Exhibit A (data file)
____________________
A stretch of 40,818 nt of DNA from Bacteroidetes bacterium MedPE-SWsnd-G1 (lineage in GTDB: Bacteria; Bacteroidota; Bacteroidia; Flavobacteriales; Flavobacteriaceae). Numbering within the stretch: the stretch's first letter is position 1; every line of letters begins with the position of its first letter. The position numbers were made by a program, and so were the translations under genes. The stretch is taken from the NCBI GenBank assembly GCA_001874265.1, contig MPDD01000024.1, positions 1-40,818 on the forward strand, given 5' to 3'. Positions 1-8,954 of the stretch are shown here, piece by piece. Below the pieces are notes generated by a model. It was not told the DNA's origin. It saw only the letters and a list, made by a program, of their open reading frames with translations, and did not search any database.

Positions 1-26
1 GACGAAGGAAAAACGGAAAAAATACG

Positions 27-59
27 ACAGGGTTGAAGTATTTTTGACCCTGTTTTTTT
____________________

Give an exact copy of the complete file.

A stretch of 40,818 nt of DNA from Bacteroidetes bacterium MedPE-SWsnd-G1 (lineage in GTDB: Bacteria; Bacteroidota; Bacteroidia; Flavobacteriales; Flavobacteriaceae). Numbering within the stretch: the stretch's first letter is position 1; every line of letters begins with the position of its first letter. The position numbers were made by a program, and so were the translations under genes. The stretch is taken from the NCBI GenBank assembly GCA_001874265.1, contig MPDD01000024.1, positions 1-40,818 on the forward strand, given 5' to 3'. Positions 1-8,954 of the stretch are shown here, piece by piece. Below the pieces are notes generated by a model. It was not told the DNA's origin. It saw only the letters and a list, made by a program, of their open reading frames with translations, and did not search any database.

Positions 1-26
1 GACGAAGGAAAAACGGAAAAAATACG

Positions 27-59
27 ACAGGGTTGAAGTATTTTTGACCCTGTTTTTTT